During the 1970s the fleet was formalised around 3 types. The trusty DC-3s grew in number to 12, including N136PB - the commercial airliner with the most hours on it in the world, whilst the top end of the airline was provided by 6 Martin 404s acquired in the mid-70s. All were former TWA and Piedmont aircraft. The smaller end of the fleet became based around 29 Cessna 402Cs.
Van Arsdale built the airline conservatively by using older cheaper aircraft, flying in monopoly markets, growing slowly and avoiding debt. The older aircraft had high maintenance costs but were cheap and used only at low utilisation.
Nevertheless he wasn’t impressed by the new ways his sons brought to the airline. They swiftly took PBA into competition with the deregulation hotshot Air Florida, or at least one of its Air Florida Commuter line affiliates. Van Arsdale senior was incensed and his sons were forced to buy him out. Nevertheless PBA succeeded against Air Florida in the Marathon-Miami market when the latter pulled out in December 1981.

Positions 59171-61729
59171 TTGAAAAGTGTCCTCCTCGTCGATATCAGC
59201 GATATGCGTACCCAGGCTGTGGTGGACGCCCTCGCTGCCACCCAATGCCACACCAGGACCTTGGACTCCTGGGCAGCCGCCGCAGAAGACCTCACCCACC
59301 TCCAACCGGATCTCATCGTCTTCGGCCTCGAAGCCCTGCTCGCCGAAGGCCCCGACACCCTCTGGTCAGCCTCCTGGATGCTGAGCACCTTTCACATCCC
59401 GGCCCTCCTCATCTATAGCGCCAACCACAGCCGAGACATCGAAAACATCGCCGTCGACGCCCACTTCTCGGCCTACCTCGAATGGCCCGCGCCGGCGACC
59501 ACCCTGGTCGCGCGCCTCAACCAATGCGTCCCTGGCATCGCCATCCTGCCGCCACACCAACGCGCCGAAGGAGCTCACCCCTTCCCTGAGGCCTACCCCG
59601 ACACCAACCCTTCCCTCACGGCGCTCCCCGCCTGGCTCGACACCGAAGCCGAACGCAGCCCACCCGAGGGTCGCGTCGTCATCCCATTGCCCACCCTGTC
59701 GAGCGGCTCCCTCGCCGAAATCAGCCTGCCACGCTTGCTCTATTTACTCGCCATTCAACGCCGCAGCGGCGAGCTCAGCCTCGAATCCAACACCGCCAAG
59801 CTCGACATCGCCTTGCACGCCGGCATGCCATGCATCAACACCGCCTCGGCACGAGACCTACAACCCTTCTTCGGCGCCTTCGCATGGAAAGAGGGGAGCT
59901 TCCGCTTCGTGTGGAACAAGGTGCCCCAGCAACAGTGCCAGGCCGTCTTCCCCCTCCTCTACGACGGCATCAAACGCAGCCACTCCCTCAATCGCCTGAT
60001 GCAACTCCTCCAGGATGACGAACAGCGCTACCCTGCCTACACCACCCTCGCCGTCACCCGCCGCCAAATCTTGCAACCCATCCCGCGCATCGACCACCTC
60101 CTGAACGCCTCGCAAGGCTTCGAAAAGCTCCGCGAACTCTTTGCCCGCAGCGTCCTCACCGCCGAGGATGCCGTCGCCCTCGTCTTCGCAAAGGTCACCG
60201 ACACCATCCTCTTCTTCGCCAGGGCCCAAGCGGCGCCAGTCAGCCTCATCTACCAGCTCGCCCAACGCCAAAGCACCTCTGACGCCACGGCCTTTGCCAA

The new PBA also wasn’t shy to break another PBA taboo and take on debt. New Embraer EMB-110 Bandeirantes joined the fleet as the airline’s first turboprops. They were much cheaper to operate and could handle higher utilisation, but were also a lot more expensive. Despite these costs PBA continued in profit making $1.5 million on revenues of $12.5 million. Up north the brothers made New Bedford a mini-hub and took on EAS services whilst competing head to head against Air New England. All of this expansion saw a 53% growth in passengers in 1981 and by August 1982 they had risen by 100% on the previous year. Even so, despite the poor state of the economy, the airline continued to make a profit, even if it was on the small side - $267,000 in 1981 and about the same in 1982.
By 1983 PBA was the largest regional commuter in the USA. The co-owners were talking of paying off debt and decreasing expansion, however this didn’t pan out as by then the airline had added its largest ever equipment – 4 58 seat NAMC YS-11s. A 5th was added in mid-1983 and all 5 were ex-Piedmont aircraft recently retired from Pacemaker service.